National poster child of double-dippers

Ogden Police Chief Jon Greiner today is a national poster child of government employee double-dippers.

A USA Today story reported that state officials across the country are moving to crack down on “retirement in place.” Greiner’s case is cited as an example of the type of double hit that states want to thwart. Greiner qualifies for the dubious national attention because he retired as police chief several years ago and immediately was rehired. That set him up to continue drawing the chief’s salary as well as retirement benefits.

Greiner also is a state senator, and he’s unapologetic about his arrangements. Greiner and his salary-and-retirement deal also have been defended by Mayor Matthew Godfrey. But I’m guessing Greiner’s double-dipping case going national is not the type of “recreational high adventure” fame Godfrey wants Ogden to keep getting in the top press.

But there’s no mistaking that there’s a groundswell in Utah’ Legislature and others across the country to end the sweet deals, especially as states reel from the economic recession.

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9 Responses to National poster child of double-dippers

  1. laytonian says:

    Utah’s “retire then get rehired and draw double” policy is a drain on the taxpayers, no matter what the state of the economy.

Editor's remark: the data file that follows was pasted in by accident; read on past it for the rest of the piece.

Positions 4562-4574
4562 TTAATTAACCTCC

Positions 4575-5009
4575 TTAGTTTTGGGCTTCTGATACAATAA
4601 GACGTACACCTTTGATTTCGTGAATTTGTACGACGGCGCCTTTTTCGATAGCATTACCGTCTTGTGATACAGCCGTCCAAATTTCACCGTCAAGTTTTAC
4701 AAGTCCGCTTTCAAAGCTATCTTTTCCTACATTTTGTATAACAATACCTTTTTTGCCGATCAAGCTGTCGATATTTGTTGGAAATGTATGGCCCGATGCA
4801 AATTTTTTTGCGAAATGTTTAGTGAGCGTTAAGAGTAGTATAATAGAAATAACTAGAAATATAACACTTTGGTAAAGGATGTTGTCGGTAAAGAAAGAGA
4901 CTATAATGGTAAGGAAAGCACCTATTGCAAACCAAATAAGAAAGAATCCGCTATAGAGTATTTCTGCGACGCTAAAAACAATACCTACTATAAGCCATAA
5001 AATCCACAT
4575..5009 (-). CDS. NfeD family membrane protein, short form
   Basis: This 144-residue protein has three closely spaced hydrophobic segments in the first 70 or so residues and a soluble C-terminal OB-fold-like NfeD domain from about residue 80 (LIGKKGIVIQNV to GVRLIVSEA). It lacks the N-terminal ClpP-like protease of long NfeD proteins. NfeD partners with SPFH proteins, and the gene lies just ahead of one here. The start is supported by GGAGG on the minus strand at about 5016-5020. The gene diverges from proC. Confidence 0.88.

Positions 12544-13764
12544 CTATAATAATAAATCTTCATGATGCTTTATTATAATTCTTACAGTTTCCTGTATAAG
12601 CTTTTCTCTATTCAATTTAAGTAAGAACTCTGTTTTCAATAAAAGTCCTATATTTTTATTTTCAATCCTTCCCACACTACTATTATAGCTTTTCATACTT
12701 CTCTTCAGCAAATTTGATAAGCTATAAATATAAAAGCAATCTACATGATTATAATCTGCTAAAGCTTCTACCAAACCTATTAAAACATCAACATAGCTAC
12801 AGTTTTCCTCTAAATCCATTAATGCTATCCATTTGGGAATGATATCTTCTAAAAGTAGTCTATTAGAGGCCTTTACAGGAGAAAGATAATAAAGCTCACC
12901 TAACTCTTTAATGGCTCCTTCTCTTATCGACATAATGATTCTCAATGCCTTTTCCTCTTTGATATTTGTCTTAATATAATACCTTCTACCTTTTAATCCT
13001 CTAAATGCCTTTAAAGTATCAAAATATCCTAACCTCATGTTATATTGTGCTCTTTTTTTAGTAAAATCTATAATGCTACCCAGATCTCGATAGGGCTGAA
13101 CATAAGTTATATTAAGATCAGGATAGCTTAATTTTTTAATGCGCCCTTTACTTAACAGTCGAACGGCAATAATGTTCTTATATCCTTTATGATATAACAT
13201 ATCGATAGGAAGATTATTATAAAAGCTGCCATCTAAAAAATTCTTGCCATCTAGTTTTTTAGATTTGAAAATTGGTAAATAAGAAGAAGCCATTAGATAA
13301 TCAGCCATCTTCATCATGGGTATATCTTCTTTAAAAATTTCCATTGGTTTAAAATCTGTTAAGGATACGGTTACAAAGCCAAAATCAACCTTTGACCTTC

Who came up with this? No one will convince me that the policy keeps “the good people”…..because anyone can be replaced.

  2. flatlander100 says:

    Laytonian:

    There are occasionally limited circumstances in which a re-hire retirees policy makes sense. For example, occasionally there is a shortage of some skilled job — say nursing — that would justify trying to rehire retired nurses to fill the gap for the duration of the shortage. Some years ago, there was a teacher shortage in some areas that justified rehiring retirees to fill the gaps. Such instances are localized, and usually short lived.

    The problems we face with Greiner-type-situations, and they do create a problem, is that the “retirement in place” policy was made generally available, and it’s been coupled with relatively short retirement periods necessary to qualify for state pensions or municipal pensions. Only twenty years in some cases.

    The way to fix this involves two changes to state public employment policies: (a) first, pensions are intended to be used for someone’s retirement, not as a second income to be collected during a second career over half of a working life. Some states now vest people in their pensions at 20 years, but don’t permit them to collect until they turn 60 or 62 or 65. Thus if you worked for the state for twenty years and stopped working for the state, you’d be entitled to your pension, first payment on your 60th or 62nd or 65th birthday [whatever the legislature chose]. Note: this would have to apply only to new hires, since those already hired have a contract with the state regarding pensions and when they are eligible for them. That contract would have to be honored.] And (b) some states forbid re-employment by the state once you’ve retired from a state job. If you do return to state employment, your pension is suspended while you work. This policy can be suspended only in emergency situations certified by the governor involving local shortages of skilled workers, and only for short periods of time. Say two years, max. Time enough to correct the shortage by other means.

    Something like those policies ought to be adopted in Utah.

  3. Boj says:

    Don’t forget soon he will be eligible for a retirement as a Utah Senator.. Triple dipper.. Then if he gets real ambitions he cna run for US Congress and if he can serve 2 terms get that retirement